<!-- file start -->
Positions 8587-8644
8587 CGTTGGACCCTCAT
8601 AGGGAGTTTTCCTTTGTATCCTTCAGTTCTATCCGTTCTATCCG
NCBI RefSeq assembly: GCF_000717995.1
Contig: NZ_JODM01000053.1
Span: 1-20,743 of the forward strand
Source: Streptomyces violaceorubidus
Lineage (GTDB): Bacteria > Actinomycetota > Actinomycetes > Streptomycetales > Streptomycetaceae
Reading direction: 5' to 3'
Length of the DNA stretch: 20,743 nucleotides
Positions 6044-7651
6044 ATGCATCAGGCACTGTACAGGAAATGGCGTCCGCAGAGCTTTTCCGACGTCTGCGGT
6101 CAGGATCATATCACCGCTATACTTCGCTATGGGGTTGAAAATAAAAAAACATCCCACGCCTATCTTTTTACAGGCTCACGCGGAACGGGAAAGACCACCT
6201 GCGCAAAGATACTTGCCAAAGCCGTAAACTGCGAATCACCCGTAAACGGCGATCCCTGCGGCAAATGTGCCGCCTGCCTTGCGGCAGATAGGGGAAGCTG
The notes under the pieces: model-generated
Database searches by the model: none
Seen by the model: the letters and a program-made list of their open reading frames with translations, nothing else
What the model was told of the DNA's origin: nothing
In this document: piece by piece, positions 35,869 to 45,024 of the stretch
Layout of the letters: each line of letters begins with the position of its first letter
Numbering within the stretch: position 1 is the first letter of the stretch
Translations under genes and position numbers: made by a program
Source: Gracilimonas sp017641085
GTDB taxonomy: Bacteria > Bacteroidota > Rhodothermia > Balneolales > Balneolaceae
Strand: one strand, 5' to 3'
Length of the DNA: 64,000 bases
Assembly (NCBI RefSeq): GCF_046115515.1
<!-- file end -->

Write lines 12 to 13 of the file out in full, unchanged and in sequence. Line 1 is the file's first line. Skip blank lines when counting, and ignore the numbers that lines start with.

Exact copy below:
6044 ATGCATCAGGCACTGTACAGGAAATGGCGTCCGCAGAGCTTTTCCGACGTCTGCGGT
6101 CAGGATCATATCACCGCTATACTTCGCTATGGGGTTGAAAATAAAAAAACATCCCACGCCTATCTTTTTACAGGCTCACGCGGAACGGGAAAGACCACCT